BEMIDJI -- As construction on the Line 3 replacement project gets closer to completion, Enbridge officials are also preparing for the deactivation of the original oil pipeline.

During a digital construction update meeting Wednesday, Aug. 25, Line 3 Project Vice President Leo Golden said construction is more than 90% complete and that it is expected to be in service in the fourth quarter of 2021. Work on the project began late last year when Enbridge obtained the necessary permits after a six-year regulatory process.

The original Line 3 was installed in the 1960s and extends from Alberta, Canada, to Superior, Wis. Because of its age and condition, the existing pipeline is operating at half capacity.

Both pipelines are on a route that goes through North Dakota from Canada until they reach Clearbrook, Minn. From there, the existing pipeline takes a direct path east, going through the Leech Lake Band of Ojibwe.

The new route, meanwhile, goes south from Clearbrook to the border of Hubbard and Wadena Counties and then extends east to Wisconsin, where a terminal is located. Work has already been finished in Canada, North Dakota and Wisconsin.

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The $2.9 billion pipeline is more than 1,000 miles, with the Minnesota portion extending 337 miles. Once finished, the new Line 3 will carry an average of 760,000 barrels of oil per day.

As of Wednesday, the workforce was at 3,200, down from about 4,000 in June.

"We're coming down off our peak workforce," Golden said. "That will continue to drop off as the scope of the work wraps up."

While construction work on the new pipeline will be finished by the end of the year, Enbridge officials said more needs to be done in the future. In 2022, restoration and cleanup operations will take place after the new pipeline is in operation.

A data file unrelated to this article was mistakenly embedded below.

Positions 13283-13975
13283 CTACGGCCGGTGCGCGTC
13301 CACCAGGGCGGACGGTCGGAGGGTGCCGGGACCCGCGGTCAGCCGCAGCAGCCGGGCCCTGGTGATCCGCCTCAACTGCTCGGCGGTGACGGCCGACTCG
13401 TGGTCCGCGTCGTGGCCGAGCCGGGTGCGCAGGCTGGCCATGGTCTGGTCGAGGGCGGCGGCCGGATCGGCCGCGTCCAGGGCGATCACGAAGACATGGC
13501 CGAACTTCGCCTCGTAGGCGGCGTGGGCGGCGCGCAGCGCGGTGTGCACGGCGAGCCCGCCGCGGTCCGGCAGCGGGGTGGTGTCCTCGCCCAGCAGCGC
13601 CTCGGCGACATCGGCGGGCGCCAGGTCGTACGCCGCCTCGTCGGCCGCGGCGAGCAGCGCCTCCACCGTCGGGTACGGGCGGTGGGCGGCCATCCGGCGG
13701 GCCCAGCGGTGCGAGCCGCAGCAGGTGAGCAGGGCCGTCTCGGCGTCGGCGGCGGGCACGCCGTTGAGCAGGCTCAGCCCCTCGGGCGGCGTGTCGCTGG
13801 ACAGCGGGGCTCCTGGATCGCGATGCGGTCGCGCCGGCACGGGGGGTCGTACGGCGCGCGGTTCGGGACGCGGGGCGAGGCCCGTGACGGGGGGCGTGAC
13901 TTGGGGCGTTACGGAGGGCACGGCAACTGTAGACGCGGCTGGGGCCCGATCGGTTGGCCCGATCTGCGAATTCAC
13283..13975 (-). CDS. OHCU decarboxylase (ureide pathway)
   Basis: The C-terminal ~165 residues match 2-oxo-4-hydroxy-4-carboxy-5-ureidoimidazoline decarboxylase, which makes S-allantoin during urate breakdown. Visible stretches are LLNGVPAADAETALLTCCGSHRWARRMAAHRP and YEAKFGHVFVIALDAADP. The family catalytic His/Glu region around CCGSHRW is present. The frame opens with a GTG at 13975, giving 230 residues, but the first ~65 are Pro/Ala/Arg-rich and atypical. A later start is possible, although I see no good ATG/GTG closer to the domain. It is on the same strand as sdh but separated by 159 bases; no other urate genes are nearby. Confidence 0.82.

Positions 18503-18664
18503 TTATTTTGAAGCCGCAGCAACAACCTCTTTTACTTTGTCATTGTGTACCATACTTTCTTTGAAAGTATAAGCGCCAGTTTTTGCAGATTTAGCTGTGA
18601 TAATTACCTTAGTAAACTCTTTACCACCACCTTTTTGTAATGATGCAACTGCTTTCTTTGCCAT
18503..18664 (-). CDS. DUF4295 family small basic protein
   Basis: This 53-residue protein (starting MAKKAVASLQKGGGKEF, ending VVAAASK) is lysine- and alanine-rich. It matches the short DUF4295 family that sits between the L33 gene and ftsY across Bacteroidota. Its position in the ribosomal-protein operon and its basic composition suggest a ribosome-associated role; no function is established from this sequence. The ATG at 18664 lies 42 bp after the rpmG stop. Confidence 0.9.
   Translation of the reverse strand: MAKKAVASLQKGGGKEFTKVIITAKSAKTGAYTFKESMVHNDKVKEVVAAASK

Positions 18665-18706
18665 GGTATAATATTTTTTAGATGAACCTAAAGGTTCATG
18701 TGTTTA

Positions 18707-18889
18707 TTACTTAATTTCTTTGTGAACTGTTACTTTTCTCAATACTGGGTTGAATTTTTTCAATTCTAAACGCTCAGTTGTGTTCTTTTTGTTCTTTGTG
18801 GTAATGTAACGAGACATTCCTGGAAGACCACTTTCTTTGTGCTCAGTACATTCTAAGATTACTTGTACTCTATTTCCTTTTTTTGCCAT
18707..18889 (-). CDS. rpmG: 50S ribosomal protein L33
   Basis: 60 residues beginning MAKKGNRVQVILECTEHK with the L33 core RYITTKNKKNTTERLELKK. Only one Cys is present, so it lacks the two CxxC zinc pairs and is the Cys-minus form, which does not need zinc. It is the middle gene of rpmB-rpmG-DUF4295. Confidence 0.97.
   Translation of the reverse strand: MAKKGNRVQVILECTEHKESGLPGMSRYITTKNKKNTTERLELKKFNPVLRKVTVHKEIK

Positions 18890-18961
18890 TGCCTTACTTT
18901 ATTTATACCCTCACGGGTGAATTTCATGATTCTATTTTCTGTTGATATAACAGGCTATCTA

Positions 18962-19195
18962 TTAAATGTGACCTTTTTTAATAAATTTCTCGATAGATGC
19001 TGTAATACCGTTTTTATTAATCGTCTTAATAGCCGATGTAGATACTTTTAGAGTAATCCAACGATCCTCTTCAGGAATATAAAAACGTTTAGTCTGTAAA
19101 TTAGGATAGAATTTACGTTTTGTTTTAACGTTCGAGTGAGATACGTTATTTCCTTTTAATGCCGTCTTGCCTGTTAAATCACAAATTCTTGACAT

Enbridge Project Specialist Matt Bordson said deactivation operations will also begin around that time.

"One thing to note about Line 3 is that it's in the middle of our existing corridor," Bordson said. "Other lines have been built around it, so it's pretty well nested. We will continue that monitoring of the corridor and once the new line is in service, that's when our deactivation activities will take place."

Bordson said Enbridge will give regulatory notice of the old pipeline's operational status before removing the oil from the infrastructure. Enbridge will then put through a cleaning solution, before disconnecting the pipe and sealing it off.

While the meeting was taking place Monday, a protest against the pipeline took place with more than 1,000 participants at the Minnesota Capitol. Protestors were calling on Gov. Tim Walz and President Joe Biden to halt the construction of Line 3.

The protests came a day after the Minnesota Supreme Court declined to review an appellate court decision affirming the project's approval from state utility regulators on Tuesday.